Tenley Bar and Grill in Washington DC has a new bi-weekly show to offer the students of American University and the residents of Tenleytown.
“If I put on a comedy show for you and figured out the logistics, would you do it?”
That’s the question Rebecca Lamis, a junior at American University, asked her friend Katey Clausen, another junior, at the end of the fall semester. Given the free time over winter break, Lamis decided to make her goal of putting her friend’s comedy on stage into a reality.
A month later, Lamis produced her first AU student comedy show, “Better Than Therapy,” at Tenley Bar and Grill. The show featured six students, all new to comedy, and sold out.
What began as a joke between two friends expanded into a comedy series on Saturday nights. While the series is just starting, the show has already gained tremendous popularity.
“There’s a demand for this, which is really exciting,” Lamis said, who is fully prepared to keep her comedy series running on a bi-weekly basis. “It’s kind of the start of my career essentially, and it really makes me want to do more of these.”
The second show of the series, “Better than Tinder,” occurred on February 16th, only two weeks after the first show. The second show came with five new student comedians and encompassed the general theme of “Better than Tinder.” The jokes revolved around the central message of the show: spending a night listening to student comedy will always be better than Tinder.
Every student who performed was new to stand-up comedy but kept the crowd laughing for an hour straight.
The jokes told by the students tackled a range of topics that targeted the heart of the typical AU student. There were jokes about Tinder dating, coming-out to parents, and accidentally giving an ex a pair of AirPods. It was evident that the crowd could relate to the jokes being told to their own experiences as college students.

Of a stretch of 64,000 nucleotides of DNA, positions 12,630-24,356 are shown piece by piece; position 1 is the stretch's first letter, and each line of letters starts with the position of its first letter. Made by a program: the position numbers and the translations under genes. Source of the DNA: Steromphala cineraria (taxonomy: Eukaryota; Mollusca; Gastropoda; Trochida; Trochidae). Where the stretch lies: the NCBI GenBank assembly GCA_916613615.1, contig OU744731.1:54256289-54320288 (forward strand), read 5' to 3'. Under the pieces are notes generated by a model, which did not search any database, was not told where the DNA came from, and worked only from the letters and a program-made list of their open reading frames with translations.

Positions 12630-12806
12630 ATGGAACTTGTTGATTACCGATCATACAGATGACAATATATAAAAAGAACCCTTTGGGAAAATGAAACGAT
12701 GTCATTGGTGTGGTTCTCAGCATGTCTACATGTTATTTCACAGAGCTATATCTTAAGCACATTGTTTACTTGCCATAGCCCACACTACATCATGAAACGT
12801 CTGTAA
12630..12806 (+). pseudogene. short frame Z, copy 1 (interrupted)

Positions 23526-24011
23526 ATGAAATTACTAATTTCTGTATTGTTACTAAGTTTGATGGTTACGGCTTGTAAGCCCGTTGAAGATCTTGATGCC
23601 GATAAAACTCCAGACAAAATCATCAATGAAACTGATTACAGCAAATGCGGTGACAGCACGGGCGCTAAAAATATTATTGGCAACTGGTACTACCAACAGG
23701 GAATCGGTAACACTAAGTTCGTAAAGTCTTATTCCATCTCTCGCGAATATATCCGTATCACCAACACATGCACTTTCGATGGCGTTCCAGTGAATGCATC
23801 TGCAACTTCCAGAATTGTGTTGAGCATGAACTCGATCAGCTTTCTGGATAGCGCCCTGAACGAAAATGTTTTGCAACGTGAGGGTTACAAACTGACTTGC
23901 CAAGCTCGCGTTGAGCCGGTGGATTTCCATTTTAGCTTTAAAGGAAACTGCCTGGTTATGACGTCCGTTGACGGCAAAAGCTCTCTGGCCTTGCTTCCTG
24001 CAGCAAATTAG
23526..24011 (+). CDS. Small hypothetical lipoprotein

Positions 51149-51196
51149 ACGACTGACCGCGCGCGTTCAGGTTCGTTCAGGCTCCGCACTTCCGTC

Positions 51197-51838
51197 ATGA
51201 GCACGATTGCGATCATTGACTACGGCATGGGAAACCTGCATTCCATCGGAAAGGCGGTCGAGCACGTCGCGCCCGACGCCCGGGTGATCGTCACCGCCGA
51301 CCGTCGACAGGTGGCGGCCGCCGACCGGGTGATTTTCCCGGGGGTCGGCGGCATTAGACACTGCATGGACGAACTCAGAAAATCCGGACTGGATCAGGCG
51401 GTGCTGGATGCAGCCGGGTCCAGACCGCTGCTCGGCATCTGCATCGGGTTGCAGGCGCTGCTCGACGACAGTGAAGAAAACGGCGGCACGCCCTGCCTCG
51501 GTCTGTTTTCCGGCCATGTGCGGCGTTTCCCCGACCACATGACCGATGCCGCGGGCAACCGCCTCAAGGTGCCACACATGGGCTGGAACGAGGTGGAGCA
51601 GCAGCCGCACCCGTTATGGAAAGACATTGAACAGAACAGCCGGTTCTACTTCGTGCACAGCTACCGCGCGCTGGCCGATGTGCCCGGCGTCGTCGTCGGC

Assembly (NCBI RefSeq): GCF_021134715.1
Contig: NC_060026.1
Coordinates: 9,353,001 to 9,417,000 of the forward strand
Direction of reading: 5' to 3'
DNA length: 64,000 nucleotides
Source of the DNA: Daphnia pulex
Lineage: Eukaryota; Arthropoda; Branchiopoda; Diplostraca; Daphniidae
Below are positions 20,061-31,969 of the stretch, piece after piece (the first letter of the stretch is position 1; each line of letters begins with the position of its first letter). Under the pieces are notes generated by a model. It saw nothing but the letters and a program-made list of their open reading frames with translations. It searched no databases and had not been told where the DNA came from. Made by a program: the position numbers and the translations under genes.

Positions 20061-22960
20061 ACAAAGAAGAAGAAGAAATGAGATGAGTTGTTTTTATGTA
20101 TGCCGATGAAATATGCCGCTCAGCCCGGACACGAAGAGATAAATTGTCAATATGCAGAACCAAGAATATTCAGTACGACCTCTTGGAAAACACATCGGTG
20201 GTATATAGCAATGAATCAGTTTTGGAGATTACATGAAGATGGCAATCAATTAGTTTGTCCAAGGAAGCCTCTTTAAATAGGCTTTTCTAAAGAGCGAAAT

After the show, many students expressed their eagerness to hear more content from performers who were their own age and attended the same university.
“It’s AU kids doing it, so it could be anything,” said Colleen Lloyd, a senior at AU.
Not a single performer was experienced in stand-up comedy, but according to Lamis, that is never a barrier to success in her shows.
“All you have to do is be a funny person and a storyteller,” Lamis said.
Noah Stevens, a sophomore at AU, performed his first stand-up set at “Better than Tinder.” While wanting to do comedy for a while, Stevens never had the chance to perform.
“I’ve wanted to do standup for a while; it’s just hard to do at a bar when you’re not 21,” Stevens said.
Lamis is creating a unique space for students to perform at a venue off-campus for a group of their peers. By producing a comedy show in a local restaurant, Lamis is establishing a connection between the AU population and the families of Tenleytown. Many locals sat at the bar and laughed along with the college-targeted jokes.
Each show will feature new talent, and may soon include a video application process to perform. Given the two sold-out shows, Lamis plans to continue her comedy series on a bi-weekly basis on Saturdays at Tenley Bar and Grill.